I immediately grasped what she meant. I do that myself. If I read a review that is too glowing (and there has been debate about Ireland being so small and people knowing each other so well, that it can be hard for reviewers to be anything but complimentary), I tend to be a bit suspicious. It works that way with 5* reviews on Amazon too I think. I much prefer to read books that have a good smattering of all stars and I’m much more intrigued by a newspaper review that points out the positives in a book and also the negatives as I wonder if I’d agree or disagree with the reviewer. Having said that, I was glad this review came out in January rather than just before Christmas!Why getting a negative book review in a newspaper isn't so bad after all Click To Tweet
I was absolutely delighted when Jonathan Bell (author of Irish Farming Life and many other highly respected academic books on farming) reviewed my book in Farming Life.
This excellent book is an effective antidote to the dominant model of Irish countrywomen’s experience during the last 150 years, where farm life has generally been presented as perpetuating a cycle of oppression, alienation, and despair leading to a mass exodus of women from the countryside. Instead, Lorna Sixsmith starts from the premise that most modern Irish farm women are good-humoured, energetic, clever and adaptable, intent on seizing opportunities presented by travel, mass communications and new technology, including farm technology.
This book will have a valued place among other social commentaries that deal with the contingencies of Irish farming life: social histories, anthropological research and novels which, at their best, communicate everyday experiences, and go on to connect these to major social and historical movements. At a more popular level, this book will also fulfil the role of an old friend, waiting quietly until she is needed for advice and reassurance, or is simply sought out for the pleasure of her company.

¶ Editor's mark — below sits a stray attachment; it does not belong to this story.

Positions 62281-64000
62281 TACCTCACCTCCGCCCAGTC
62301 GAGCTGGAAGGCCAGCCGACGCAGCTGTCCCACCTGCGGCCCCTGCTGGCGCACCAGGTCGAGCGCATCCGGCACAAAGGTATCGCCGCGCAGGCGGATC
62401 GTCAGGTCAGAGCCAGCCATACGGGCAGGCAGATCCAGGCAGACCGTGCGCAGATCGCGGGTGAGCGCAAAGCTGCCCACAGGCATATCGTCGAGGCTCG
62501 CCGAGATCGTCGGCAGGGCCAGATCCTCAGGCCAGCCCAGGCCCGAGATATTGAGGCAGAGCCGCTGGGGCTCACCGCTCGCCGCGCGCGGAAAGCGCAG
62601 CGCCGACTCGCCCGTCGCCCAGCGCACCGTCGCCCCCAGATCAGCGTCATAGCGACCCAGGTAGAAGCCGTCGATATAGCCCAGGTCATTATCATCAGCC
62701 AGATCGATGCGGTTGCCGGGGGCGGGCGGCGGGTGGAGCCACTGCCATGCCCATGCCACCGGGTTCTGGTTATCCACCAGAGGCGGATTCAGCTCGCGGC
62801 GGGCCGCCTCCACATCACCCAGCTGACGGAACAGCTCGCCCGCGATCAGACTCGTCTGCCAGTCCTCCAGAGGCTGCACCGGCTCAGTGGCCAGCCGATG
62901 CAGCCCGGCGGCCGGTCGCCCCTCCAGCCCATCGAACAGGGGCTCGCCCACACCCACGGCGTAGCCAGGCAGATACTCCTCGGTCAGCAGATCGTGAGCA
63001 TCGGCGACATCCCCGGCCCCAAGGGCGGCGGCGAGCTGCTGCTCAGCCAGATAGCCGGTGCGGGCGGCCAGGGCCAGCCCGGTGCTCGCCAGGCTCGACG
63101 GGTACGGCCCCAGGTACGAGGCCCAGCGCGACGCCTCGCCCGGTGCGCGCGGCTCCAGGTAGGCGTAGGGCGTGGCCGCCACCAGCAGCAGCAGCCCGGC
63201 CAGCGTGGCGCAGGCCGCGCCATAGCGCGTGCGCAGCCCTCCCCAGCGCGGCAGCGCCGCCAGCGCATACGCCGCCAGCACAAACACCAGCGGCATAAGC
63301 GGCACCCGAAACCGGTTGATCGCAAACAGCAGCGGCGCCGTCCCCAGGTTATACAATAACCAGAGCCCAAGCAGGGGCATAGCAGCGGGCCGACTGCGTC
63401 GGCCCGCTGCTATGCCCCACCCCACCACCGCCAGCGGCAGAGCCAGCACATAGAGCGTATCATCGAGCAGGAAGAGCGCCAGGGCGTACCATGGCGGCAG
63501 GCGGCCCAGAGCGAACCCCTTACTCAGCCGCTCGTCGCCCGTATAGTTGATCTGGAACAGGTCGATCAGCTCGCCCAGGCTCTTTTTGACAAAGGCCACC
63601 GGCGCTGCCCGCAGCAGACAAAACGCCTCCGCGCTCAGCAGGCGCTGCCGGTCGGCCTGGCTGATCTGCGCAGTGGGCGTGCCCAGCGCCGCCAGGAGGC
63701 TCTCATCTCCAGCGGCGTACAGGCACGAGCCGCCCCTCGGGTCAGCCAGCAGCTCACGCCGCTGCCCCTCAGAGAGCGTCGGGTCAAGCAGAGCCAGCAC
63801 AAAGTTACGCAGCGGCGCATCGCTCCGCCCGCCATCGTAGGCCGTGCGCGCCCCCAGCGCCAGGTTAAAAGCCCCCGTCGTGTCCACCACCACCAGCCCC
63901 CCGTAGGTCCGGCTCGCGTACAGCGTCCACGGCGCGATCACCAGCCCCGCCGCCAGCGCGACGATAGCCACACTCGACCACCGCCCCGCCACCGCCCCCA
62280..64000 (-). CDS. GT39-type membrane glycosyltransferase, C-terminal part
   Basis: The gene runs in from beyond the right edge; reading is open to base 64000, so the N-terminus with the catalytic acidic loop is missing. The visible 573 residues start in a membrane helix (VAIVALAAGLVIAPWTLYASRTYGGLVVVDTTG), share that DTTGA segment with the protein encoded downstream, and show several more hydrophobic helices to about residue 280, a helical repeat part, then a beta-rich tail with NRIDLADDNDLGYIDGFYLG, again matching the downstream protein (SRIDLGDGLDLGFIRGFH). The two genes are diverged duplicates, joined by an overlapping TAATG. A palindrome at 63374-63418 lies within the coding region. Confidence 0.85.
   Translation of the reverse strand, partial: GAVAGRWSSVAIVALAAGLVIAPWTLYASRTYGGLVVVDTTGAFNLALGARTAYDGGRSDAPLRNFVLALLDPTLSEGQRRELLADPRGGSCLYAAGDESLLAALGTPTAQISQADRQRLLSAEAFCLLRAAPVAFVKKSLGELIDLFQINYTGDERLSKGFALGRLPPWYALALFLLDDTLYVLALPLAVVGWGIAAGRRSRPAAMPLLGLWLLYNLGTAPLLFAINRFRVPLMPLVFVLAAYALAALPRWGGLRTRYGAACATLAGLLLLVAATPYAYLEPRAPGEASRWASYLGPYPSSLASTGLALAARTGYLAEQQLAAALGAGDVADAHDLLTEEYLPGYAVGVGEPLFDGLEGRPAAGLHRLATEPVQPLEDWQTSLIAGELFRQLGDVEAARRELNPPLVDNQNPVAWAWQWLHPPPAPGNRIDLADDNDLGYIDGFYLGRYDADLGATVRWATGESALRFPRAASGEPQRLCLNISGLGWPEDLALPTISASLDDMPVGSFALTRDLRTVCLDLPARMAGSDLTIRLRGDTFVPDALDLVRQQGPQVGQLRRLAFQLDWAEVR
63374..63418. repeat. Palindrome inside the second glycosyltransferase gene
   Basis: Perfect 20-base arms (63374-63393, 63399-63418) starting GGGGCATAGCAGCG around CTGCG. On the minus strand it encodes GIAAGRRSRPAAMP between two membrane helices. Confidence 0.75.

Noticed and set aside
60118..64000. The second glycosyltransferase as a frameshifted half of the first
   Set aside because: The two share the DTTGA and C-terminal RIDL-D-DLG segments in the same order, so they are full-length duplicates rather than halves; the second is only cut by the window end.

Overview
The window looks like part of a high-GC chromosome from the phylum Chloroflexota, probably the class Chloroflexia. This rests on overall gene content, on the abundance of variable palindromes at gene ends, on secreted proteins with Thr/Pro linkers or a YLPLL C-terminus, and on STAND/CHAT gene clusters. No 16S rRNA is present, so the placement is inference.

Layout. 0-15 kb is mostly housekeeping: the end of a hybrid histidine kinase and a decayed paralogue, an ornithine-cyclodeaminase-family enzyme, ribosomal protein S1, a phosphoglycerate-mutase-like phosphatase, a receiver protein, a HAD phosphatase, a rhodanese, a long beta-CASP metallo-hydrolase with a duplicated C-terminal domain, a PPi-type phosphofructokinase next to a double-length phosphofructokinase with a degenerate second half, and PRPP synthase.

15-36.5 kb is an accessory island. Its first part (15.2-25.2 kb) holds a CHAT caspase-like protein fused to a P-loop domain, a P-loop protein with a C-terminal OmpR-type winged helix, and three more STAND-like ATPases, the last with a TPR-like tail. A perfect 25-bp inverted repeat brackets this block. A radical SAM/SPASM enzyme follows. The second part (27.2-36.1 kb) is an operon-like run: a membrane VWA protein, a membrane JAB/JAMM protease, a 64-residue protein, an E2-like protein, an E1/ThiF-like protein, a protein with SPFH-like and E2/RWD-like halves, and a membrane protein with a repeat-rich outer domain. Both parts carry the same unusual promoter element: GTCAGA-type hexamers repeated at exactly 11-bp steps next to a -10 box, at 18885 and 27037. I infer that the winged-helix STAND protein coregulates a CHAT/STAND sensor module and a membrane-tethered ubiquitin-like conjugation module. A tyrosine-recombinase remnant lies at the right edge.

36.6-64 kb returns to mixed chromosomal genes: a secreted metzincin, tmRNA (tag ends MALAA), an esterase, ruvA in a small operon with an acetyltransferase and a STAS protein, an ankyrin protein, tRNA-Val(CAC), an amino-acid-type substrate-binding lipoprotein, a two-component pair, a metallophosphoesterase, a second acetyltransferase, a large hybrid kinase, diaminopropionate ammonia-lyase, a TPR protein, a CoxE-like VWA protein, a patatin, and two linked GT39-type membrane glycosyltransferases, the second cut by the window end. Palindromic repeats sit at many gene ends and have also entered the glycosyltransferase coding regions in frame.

To say I felt ten feet tall after reading this review is an understatement. I felt it was a huge achievement to have an widely published author and historian review my book but the fact that he thought so highly of it delighted me.
I was chuffed with Karen, editor of The Scottish Farmer contacted me, to say she was going to review my book and interview me for the same feature. And this extract from Karen’s review shows that she “got” the humour and the liberal pinch of salt and I was really pleased to see that she thought it was of use and interest to all women in farming.
And Lorna starts with very high expectations. If anyone can do everything listed in this book without having minor disasters, they should be wearing a red cape. But what the book turns into is more than just a nod to the ups and downs of farm life, it gives really valuable information that is useful even to the most experienced of farm wives.
It follows the role of the farm wife from more traditional times, to the equal partners that most farm wives are these days – even if they don’t say so, your husband needs you by his side. Whether working full time on the farm or juggling a career, kids and helping out on the farm in your ‘spare’ time, the wife’s input has never to be underestimated.
How did I get these reviews as a self-published author? Well, I got to know two of the reviewers online and then met them in person, one I asked to review and the other was a surprise. A person on Twitter suggested I contact an editor in one paper and passed me the email address so that’s how that one came about. Social media really helps in making connections. Another had reviewed my first book so I contacted them again and with another, I sent them a copy of my book and a letter. Somewhat interestingly, I’ve got more newspaper reviews now than Amazon reviews – which is unusual for a self published book. If you’ve read Would You Marry A Farmer or How To Be A Perfect Farm Wife, I’d hugely appreciate if you could review on Amazon – and the more intriguing you can make it for any readers, the better! 😉
Lovely roundup, Lorna. I felt your book had been going well and your marketing plan was being more successful than the average bear but I’m delighted to see so many great reviews all together! I agree with your feeling about reviews. And no negative review will harm you when people are free to disagree with the reviewer’s reasons.
Lorna Post author
Thanks Tara, yep agree but all the same, I was glad it wasn’t my first review 😉